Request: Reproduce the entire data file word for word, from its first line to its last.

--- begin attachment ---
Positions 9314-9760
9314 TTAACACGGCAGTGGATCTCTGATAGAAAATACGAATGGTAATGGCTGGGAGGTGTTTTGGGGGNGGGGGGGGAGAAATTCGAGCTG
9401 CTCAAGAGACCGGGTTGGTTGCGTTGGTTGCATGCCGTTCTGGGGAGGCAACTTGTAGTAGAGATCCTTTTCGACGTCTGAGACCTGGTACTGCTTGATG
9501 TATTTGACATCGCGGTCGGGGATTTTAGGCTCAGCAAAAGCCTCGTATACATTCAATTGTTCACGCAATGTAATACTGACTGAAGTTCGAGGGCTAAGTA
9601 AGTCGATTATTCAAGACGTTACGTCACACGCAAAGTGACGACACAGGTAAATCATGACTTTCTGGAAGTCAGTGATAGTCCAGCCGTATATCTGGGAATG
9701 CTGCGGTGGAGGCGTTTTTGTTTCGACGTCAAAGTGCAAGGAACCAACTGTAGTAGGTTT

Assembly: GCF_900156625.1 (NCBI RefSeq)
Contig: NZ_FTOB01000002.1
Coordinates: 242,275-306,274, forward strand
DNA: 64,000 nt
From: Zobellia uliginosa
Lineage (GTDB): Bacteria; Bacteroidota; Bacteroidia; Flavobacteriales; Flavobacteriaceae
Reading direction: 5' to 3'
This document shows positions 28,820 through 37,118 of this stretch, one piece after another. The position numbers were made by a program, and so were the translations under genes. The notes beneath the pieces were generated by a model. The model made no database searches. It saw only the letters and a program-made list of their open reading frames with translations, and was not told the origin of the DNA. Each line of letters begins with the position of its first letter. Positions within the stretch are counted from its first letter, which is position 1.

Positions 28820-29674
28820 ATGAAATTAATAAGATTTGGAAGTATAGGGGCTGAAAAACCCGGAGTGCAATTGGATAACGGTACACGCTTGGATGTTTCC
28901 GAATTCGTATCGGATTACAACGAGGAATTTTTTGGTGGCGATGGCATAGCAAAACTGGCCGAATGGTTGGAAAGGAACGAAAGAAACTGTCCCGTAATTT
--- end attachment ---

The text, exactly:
Positions 9314-9760
9314 TTAACACGGCAGTGGATCTCTGATAGAAAATACGAATGGTAATGGCTGGGAGGTGTTTTGGGGGNGGGGGGGGAGAAATTCGAGCTG
9401 CTCAAGAGACCGGGTTGGTTGCGTTGGTTGCATGCCGTTCTGGGGAGGCAACTTGTAGTAGAGATCCTTTTCGACGTCTGAGACCTGGTACTGCTTGATG
9501 TATTTGACATCGCGGTCGGGGATTTTAGGCTCAGCAAAAGCCTCGTATACATTCAATTGTTCACGCAATGTAATACTGACTGAAGTTCGAGGGCTAAGTA
9601 AGTCGATTATTCAAGACGTTACGTCACACGCAAAGTGACGACACAGGTAAATCATGACTTTCTGGAAGTCAGTGATAGTCCAGCCGTATATCTGGGAATG
9701 CTGCGGTGGAGGCGTTTTTGTTTCGACGTCAAAGTGCAAGGAACCAACTGTAGTAGGTTT

Assembly: GCF_900156625.1 (NCBI RefSeq)
Contig: NZ_FTOB01000002.1
Coordinates: 242,275-306,274, forward strand
DNA: 64,000 nt
From: Zobellia uliginosa
Lineage (GTDB): Bacteria; Bacteroidota; Bacteroidia; Flavobacteriales; Flavobacteriaceae
Reading direction: 5' to 3'
This document shows positions 28,820 through 37,118 of this stretch, one piece after another. The position numbers were made by a program, and so were the translations under genes. The notes beneath the pieces were generated by a model. The model made no database searches. It saw only the letters and a program-made list of their open reading frames with translations, and was not told the origin of the DNA. Each line of letters begins with the position of its first letter. Positions within the stretch are counted from its first letter, which is position 1.

Positions 28820-29674
28820 ATGAAATTAATAAGATTTGGAAGTATAGGGGCTGAAAAACCCGGAGTGCAATTGGATAACGGTACACGCTTGGATGTTTCC
28901 GAATTCGTATCGGATTACAACGAGGAATTTTTTGGTGGCGATGGCATAGCAAAACTGGCCGAATGGTTGGAAAGGAACGAAAGAAACTGTCCCGTAATTT